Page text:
Today marks the 19th anniversary of the most serious nuclear power plant accident in Japan since that at the Fukushima nuclear power plant. The accident at the Mihama nuclear power plant, 320 km west of Tokyo on the island of Honshu, occurred on 9 August 2004. The turbine of the third reactor released a powerful steam at a temperature of about 200 degrees Celsius. There were 200 employees in the reactor building at the time of the accident. Five died and 18 others received serious burns. Authorities officially report that no traces of leaking radioactive material have been found.
The fallen pipe was made of black steel, which corrodes easily. The real problem was the thickness of its wall, which was originally 10 mm and needed to be no more than 4.7 mm thick to work safely. However, it eroded to 1.4 to 1.5 mm. For such a disastrous situation to occur, an error was made either at the engineering design stage where the phenomenon of corrosion was ignored or during a routine inspection. Major inspections of nuclear power plants are usually carried out every 10 years. This means that in the 28-year period of activity up to the time of the accident, the reactors should have been subject to at least two major inspections. According to unconfirmed reports, this tube has not been inspected once since the reactor was commissioned.
An opinion poll conducted seven years after the Mihama accident shows that 74 per cent of Japanese support the idea of phasing out the nuclear plant. However, two years ago, the crippled third reactor at the Mihama nuclear power plant was officially restarted. It is the oldest reactor (1976) to be brought into operation after the disastrous accident at Fukushima. Energy experts warn that history could repeat itself. The local population is also worried. By comparison, the Fukushima plant was commissioned in 1971 and its reactors were 40 years old at the time of the meltdown on 11 March 2011, when, under the influence of unforeseen natural cataclysms, the plant failed and caused the deaths of nearly 20,000 people in north-eastern Japan.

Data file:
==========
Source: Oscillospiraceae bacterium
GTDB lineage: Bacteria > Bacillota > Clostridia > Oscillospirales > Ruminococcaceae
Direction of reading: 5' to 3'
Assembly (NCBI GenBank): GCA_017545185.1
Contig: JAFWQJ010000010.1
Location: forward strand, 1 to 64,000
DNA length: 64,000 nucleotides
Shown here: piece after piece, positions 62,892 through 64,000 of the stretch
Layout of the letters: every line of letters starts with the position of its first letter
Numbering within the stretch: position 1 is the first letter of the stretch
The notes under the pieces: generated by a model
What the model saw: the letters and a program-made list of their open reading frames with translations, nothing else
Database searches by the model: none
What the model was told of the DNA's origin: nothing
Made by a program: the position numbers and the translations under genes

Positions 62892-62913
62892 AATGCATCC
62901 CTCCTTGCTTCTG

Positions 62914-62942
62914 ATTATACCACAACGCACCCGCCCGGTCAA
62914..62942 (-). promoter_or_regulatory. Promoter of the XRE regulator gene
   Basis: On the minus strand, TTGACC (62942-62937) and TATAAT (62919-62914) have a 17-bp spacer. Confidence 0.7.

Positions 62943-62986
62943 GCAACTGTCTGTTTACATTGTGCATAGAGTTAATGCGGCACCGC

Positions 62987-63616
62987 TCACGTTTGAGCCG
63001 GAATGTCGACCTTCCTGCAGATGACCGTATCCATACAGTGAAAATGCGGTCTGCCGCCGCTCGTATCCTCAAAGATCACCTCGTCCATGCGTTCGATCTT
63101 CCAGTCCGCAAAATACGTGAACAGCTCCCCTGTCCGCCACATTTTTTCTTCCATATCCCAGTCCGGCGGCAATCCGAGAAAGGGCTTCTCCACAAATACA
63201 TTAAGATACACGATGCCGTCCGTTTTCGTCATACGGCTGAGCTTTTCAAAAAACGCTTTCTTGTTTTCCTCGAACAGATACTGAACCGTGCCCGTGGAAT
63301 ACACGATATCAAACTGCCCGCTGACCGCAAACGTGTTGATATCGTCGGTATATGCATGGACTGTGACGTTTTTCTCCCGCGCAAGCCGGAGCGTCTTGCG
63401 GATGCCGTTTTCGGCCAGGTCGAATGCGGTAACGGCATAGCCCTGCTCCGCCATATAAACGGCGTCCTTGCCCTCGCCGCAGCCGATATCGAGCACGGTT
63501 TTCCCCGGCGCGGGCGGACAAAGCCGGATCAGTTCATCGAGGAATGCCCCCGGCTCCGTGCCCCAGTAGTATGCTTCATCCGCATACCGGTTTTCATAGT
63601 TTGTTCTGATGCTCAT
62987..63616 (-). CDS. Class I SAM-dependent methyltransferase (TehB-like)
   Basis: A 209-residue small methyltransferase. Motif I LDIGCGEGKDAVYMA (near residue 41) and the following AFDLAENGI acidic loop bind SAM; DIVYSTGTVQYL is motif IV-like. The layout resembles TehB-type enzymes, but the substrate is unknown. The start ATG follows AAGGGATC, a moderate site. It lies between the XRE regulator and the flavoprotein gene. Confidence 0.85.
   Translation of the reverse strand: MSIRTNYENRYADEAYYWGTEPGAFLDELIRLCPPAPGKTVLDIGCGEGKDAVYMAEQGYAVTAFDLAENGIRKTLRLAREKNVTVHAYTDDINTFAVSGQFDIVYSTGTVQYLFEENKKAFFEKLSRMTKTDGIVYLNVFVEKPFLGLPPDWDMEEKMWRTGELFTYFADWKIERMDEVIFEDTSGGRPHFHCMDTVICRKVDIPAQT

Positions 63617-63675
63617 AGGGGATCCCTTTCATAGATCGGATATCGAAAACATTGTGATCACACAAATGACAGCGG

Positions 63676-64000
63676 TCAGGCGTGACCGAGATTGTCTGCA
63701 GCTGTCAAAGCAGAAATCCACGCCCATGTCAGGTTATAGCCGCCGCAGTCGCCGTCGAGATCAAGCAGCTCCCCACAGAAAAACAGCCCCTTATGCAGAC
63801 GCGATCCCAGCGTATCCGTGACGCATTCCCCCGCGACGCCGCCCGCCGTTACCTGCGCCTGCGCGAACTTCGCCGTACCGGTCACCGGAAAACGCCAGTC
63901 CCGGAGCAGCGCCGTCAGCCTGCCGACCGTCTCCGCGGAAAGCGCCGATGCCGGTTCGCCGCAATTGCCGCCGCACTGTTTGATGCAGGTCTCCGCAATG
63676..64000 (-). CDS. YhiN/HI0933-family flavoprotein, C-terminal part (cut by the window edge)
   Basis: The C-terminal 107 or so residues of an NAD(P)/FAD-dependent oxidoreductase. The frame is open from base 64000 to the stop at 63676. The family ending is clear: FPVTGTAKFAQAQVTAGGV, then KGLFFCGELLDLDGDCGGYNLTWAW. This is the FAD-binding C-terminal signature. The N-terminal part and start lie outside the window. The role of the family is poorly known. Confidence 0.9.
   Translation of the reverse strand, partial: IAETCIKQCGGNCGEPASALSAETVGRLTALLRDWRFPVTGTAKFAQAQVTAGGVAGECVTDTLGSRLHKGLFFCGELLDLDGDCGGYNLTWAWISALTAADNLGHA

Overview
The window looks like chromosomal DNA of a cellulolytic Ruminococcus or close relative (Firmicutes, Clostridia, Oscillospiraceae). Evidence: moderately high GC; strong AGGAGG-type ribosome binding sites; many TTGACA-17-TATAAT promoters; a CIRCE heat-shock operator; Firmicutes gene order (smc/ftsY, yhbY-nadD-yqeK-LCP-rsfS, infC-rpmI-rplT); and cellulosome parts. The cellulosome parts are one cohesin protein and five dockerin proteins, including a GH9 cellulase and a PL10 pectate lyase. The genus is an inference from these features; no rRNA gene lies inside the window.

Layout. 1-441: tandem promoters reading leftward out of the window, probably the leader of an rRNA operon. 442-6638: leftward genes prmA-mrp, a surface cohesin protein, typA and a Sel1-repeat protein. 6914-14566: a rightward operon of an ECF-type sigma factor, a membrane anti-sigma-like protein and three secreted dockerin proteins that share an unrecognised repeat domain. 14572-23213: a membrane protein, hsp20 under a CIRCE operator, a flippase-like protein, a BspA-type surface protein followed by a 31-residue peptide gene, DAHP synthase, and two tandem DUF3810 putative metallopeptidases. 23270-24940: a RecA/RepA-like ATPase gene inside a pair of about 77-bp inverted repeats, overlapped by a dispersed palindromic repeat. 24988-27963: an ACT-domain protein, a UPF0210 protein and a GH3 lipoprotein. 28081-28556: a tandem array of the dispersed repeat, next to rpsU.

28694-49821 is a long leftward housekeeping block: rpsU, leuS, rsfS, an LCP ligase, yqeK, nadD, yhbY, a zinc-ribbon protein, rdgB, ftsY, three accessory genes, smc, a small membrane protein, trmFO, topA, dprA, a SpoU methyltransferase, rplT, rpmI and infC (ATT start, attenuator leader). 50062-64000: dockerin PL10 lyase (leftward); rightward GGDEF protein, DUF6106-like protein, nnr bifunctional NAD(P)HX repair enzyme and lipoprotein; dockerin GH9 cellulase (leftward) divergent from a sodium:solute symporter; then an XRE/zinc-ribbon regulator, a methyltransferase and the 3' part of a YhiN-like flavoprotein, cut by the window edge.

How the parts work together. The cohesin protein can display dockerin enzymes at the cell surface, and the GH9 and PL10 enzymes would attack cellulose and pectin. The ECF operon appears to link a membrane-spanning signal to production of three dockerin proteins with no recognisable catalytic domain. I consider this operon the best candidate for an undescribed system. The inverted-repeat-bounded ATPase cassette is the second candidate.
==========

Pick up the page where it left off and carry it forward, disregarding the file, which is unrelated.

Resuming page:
Mihama’s owners managed to extend the reactor’s life by investing 165 billion yen ($1.51 billion) in repairing infrastructure, electronics, replacing cables and seals according to the latest safety standards imposed after the Fukushima disaster, which are resistant to high temperatures in accidents and fire. By law, 40-year-old reactors can be refurbished and, if approved by a committee, operate for an additional 20 years. The reactors at Mikhama have been shut down for more than a decade, and now their life has been extended to 2036.
atsujiro Suzuki, a former vice chairman of the Japanese government’s Atomic Energy Commission, tells Reuters he has doubts about the approval process for restarting the reactor at the Mihama nuclear plant. “It seems that the industry and the government have learned nothing from Fukushima,” Suzuki says.